McGill has served as quite the weathered battleground for Middle East-related discourse. Catty, one-sided, and disrespectful, the debate is simultaneously both frustrating and boring to hear: the same recycled arguments, the same finger pointing and accusations. The on-campus skirmishes stretch way back – from the heated GA resolution last year to this month’s protest against the presence of IDF soldiers on campus. Each new controversy is characterized by a strict divide between pro-Israel and pro-Palestine camps, while everything in between is unexpressed and irrelevant.
Here’s a news flash: there is absolutely nothing black and white about the Middle East conflict.
There is violence from both sides, accountability from both sides – and massive loss on both sides. To boil such a huge issue down to a statement categorizing all of the Israeli army as the perpetrators of genocide and apartheid, or a similar statement categorizing all residents of Gaza and the West Bank as part of a group of Islamic terrorists whose sole aim is to eradicate the Jewish population, is insulting after so many years of turmoil. The only thing that is certain is how complex the conflict is.
But the last couple of Daily issues have briefly uncovered glimpses of people who are unsatisfied with this kind of discussion. The October 21 “Fuck This!” (“How to write a Hyde Park about the Arab-Israeli Conflict for The Daily”) gave a biting look into the proper way to write an article about the conflict – “1. Before writing, inculcate yourself with the belief that your perspective or argument is distinct, profound, and – most importantly – true.” In the November 8 issue (“Shame and confrontation,” Commentary), Matthew Kassel confided that, “I don’t like to talk about Israel or Palestine because I can only deal with so much cliché, so much posturing.”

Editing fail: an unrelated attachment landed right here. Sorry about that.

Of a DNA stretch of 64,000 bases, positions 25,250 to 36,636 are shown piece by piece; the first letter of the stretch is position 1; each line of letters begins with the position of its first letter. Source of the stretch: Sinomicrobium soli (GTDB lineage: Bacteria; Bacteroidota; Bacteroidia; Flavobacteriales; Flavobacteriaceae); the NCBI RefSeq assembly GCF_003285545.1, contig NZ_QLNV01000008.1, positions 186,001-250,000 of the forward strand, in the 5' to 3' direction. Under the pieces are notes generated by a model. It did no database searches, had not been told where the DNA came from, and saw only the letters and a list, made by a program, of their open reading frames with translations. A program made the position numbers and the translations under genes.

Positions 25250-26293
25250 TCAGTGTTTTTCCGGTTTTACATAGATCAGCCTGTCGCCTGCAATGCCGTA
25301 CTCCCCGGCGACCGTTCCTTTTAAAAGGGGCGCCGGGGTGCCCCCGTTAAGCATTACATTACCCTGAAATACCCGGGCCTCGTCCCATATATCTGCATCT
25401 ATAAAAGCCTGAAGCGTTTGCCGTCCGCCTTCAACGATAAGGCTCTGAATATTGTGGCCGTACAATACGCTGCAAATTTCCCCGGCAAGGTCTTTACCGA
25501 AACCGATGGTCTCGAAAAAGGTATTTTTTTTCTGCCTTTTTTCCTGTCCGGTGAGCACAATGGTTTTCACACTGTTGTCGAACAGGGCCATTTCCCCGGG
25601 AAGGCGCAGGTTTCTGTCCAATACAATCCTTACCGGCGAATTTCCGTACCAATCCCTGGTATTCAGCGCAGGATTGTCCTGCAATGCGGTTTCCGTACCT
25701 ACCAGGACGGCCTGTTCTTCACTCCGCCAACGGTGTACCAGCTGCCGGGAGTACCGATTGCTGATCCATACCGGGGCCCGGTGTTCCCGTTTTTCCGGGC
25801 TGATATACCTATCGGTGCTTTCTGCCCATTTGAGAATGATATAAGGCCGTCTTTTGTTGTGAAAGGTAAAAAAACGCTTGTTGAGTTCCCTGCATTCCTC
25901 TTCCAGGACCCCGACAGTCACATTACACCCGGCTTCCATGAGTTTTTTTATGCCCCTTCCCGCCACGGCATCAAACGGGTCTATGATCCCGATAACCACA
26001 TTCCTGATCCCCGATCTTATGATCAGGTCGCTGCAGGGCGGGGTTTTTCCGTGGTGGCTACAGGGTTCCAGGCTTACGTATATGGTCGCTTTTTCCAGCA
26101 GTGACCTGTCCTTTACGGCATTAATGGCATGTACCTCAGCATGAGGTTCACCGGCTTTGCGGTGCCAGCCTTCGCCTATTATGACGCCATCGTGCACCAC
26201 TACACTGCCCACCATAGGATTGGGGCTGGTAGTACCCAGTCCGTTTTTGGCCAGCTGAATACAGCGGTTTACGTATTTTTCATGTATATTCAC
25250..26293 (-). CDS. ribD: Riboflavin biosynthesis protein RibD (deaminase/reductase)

The call for complexity and dialogue is not a minority voice: it is simply one that stands on uncertain ground, drowned out by the demand to choose one side or the other. There must be room for nuance, and there must be space for students to express themselves without completely alienating others.
I’m part of a new group on campus called Omeq. It stems from the Hebrew and Arabic root “o-m-q,” which means “depth.” We aim to change the landscape of dialogue regarding the Middle East, and to open the conversation to what a university should provide – a multitude of opinions. We want everyone in this discussion, from Jews to Arabs, from left-wing to right, from people who fall in none of these categories but want to learn more to those who feel overwhelmed by how much it has impacted their lives. We create this discussion through a variety of events: multi-opinionated speakers and public debates, informal bi-weekly discussion sessions, and alternative ways of expression on the conflict through art and creative writing.
If you have identified with the frustration of this article, you’re entitled to express it. In a university of educated students, where there are undoubtedly thousands of perspectives, backgrounds, and educations, don’t you think we can admit even the smallest level of complexity in this debate? And maybe it might be possible to discuss these issues in a way that is respectful and productive?